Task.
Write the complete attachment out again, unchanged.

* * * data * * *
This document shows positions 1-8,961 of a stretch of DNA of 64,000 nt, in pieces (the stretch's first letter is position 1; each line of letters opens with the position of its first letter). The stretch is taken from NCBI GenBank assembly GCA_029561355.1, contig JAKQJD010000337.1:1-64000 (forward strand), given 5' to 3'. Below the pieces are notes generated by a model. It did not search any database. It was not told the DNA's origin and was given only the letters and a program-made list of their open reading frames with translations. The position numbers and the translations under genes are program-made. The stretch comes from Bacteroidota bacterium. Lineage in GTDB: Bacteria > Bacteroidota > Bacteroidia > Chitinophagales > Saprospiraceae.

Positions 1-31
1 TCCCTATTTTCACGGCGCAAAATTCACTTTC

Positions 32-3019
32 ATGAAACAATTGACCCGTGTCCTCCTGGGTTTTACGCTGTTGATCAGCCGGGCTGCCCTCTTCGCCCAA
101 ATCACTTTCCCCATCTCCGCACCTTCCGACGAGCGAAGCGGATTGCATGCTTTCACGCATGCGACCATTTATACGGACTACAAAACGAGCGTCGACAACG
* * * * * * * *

This document shows positions 1-8,961 of a stretch of DNA of 64,000 nt, in pieces (the stretch's first letter is position 1; each line of letters opens with the position of its first letter). The stretch is taken from NCBI GenBank assembly GCA_029561355.1, contig JAKQJD010000337.1:1-64000 (forward strand), given 5' to 3'. Below the pieces are notes generated by a model. It did not search any database. It was not told the DNA's origin and was given only the letters and a program-made list of their open reading frames with translations. The position numbers and the translations under genes are program-made. The stretch comes from Bacteroidota bacterium. Lineage in GTDB: Bacteria > Bacteroidota > Bacteroidia > Chitinophagales > Saprospiraceae.

Positions 1-31
1 TCCCTATTTTCACGGCGCAAAATTCACTTTC

Positions 32-3019
32 ATGAAACAATTGACCCGTGTCCTCCTGGGTTTTACGCTGTTGATCAGCCGGGCTGCCCTCTTCGCCCAA
101 ATCACTTTCCCCATCTCCGCACCTTCCGACGAGCGAAGCGGATTGCATGCTTTCACGCATGCGACCATTTATACGGACTACAAAACGAGCGTCGACAACG